Saturday, October 04, 2008

Freedom to Read

The Book Fair Safari filled our school library all week as it was the host to The Scholastic Book Fair - one of the most popular events in our school. Kudos to our school librarians and community volunteers for encouraging our students to Read, Dream, and Grow (this year's book fair theme). Today was also the the last day of Banned Book Week (September 27 - October 5) which

"celebrates the freedom to choose or the freedom to express one’s opinion even
if that opinion might be considered unorthodox or unpopular and stresses the
importance of ensuring the availability of those unorthodox or unpopular
viewpoints to all who wish to read them. After all, intellectual freedom can
exist only where these two essential conditions are met "
And if Doug Johnson's suggestion was adopted we would also be displaying Blocked Bytes Week Posters and be promoting the Freedom to Read more than just books. A year ago, Wes Fryer posted a chart comparing Internet content filtering he experienced in China, and the Internet content filtering he was experiencing in a U.S. public school district. And earlier this spring, Bud The Teacher, posted a request for designs for a 21st Century version of the “I Read Banned Books” buttons which yielded some wonderful designs and a campaign for reducing filtering constraints in our schools at NECC 2008. All you have to do is read the 90+ comments responding to Will Richardson's recent post - Filtering Fun, to realize that the freedom to read continues to be challenged in our schools today.

But filters are not the only thing limiting our childrens access to 21st century reading. In my work with teachers, I often hear that there is not enough time for using computers in the school day because the school's researched based curriculums mandate large blocks of uninterrupted time working with prescriptive strategies to improve reading and math scores.

When I suggest strategies for integrating technology into classroom literacy time, some teachers question whether these strategies would be "approved" activities. Many of the research based materials were developed around teaching students to read using print media. We need literacy specialists offering professional development in schools to also include strategies that integrate reading digital media. This year the Vermont Reads Summer Institute for teachers included workshops by reading specialist, Julie Coiro, that gave our teachers 'permission' to integrate technology into their literacy time. Our teachers came back from this summer institute with their own print version of Reading the Web by Maya B. Eagleton & Elizabeth Dobler which added credibility to the tech integration strategies I've been promoting for years. Thank you, Julie, Maya, and Elizabeth!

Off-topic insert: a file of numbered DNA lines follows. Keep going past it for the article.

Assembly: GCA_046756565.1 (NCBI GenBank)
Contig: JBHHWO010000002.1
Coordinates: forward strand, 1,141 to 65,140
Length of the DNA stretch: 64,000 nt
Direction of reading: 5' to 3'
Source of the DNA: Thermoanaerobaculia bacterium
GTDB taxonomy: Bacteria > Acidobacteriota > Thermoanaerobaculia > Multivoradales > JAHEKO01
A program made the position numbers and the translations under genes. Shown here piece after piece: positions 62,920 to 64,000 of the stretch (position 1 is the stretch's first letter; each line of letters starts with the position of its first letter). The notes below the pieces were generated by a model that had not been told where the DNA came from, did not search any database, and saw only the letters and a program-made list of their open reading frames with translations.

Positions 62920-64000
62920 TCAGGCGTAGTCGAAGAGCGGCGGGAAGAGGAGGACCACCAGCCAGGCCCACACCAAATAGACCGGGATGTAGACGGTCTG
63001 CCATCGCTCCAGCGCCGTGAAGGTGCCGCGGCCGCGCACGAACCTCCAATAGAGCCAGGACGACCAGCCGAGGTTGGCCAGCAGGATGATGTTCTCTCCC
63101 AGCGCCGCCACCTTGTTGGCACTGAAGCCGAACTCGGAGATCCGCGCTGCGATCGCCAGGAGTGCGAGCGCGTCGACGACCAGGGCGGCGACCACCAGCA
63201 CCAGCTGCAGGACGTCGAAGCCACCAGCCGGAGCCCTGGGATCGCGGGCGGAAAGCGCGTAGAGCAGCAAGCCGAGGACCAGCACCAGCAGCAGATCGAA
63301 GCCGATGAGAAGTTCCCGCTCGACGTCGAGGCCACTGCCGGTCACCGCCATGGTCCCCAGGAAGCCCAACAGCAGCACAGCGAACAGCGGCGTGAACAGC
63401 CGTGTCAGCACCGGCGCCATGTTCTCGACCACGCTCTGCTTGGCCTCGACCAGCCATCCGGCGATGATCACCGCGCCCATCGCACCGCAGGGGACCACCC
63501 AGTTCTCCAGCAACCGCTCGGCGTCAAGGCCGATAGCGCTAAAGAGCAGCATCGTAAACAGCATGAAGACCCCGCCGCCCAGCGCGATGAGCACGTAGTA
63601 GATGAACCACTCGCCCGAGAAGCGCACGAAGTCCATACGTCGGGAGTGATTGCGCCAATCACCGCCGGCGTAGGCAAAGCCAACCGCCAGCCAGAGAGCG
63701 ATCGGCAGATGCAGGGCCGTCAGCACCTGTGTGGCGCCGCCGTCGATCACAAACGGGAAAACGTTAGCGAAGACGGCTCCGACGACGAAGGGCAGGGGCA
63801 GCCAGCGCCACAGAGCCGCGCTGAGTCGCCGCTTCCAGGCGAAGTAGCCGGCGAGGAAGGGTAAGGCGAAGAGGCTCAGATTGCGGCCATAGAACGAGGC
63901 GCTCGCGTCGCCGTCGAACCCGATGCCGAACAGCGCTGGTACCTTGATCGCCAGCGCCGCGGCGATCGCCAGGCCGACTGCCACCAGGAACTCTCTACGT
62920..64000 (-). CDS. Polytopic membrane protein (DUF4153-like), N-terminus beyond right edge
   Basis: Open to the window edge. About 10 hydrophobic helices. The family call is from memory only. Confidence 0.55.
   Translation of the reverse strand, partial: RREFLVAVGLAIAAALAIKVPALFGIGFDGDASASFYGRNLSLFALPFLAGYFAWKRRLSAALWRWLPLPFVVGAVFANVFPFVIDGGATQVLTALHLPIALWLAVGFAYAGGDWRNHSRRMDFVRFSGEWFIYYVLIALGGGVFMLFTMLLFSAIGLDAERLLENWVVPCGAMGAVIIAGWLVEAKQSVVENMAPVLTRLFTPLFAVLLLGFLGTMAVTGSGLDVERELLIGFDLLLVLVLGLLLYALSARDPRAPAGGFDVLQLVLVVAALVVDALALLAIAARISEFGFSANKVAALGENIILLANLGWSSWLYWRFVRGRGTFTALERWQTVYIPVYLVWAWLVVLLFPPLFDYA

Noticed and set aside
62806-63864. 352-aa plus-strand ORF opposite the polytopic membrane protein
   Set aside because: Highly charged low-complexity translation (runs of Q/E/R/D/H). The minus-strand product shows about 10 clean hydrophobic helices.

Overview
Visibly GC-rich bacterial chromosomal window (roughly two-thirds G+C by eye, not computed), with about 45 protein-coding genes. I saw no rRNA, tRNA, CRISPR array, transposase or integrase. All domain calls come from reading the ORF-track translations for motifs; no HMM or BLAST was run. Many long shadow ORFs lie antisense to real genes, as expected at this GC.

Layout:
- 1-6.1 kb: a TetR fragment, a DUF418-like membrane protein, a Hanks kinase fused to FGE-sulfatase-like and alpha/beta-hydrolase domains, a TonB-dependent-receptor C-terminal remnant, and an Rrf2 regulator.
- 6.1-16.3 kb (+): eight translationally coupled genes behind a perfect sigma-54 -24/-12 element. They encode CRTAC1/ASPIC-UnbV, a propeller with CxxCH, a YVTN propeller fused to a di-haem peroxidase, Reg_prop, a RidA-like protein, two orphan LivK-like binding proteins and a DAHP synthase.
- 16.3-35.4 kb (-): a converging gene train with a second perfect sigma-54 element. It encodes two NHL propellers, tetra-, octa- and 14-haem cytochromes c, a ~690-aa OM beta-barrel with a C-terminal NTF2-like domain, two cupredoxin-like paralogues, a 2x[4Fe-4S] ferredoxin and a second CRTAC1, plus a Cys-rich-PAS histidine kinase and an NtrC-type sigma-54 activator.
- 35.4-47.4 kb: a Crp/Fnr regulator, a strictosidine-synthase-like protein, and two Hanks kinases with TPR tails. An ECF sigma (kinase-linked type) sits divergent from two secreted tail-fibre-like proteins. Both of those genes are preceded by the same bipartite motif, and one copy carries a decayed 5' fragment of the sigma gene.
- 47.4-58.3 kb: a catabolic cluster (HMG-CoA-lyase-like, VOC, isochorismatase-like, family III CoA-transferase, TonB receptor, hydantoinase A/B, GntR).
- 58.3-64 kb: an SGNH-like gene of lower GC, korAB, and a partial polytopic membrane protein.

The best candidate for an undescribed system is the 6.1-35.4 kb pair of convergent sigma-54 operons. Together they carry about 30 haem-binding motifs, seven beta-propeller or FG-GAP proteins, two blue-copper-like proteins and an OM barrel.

There are many strategies you can learn from these and other reading specialists that can give students the skills and access they need to read in a digital age. Here's one small step you can start with. Try allowing the computer stations in your room to be a choice during sustained silent reading time. Here are a few sites to get you started.

    The Screen Actors Guild Foundation reads stories aloud to children. This site includes videos,related activities and downloadable activities guide. What a great listening center activity.
    Give students access to some online fiction and nonfiction books with pictures for younger readers to read online from Starfall- a site full of reading resources targeted for early readers.
    Roy the includes guided reading stories, interactive whiteboard reading activities, literacy lessons, and resources that have been developed to help emerging readers learn to read.
    Big Universe is a web community devoted to beautiful children's picture books. READ hundreds of offerings from today's best children's book publishers, CREATE e-books with the help of an easy-to-use Author Tool, and CONNECT with other Big Universe members to share your creations and to learn what books they have read, created, or recommend. Parents, teachers, kids, authors, and others can share and learn while they enjoy this educational and entertaining website.
    Have you tried giving students print and audio access to books in the public domain?
    Project Gutenberg is the first and largest single collection of free electronic books, or eBooks. Look for Huckleberry Finn, Alice in Wonderland, Sherlock Holmes… and many many more. For sites that offer audio versions of some of these books check out:
    Or how about having your students record themselves reading aloud and contribute to the project itself.

And don't forget students for whom increased access means having the ability to see and hear what they read online. Try using one of these free websites that read text aloud to students, or install a free utility like Zoom It for students who need help seeing the screen.

Thank you to all of you who are promoting increased access to reading materials for our students and those of you teaching our students the skills they need to read more than books! I've mentioned only a few here, but would love to hear from readers about more resources and strategies to give our students the access and skill to be 21st century readers.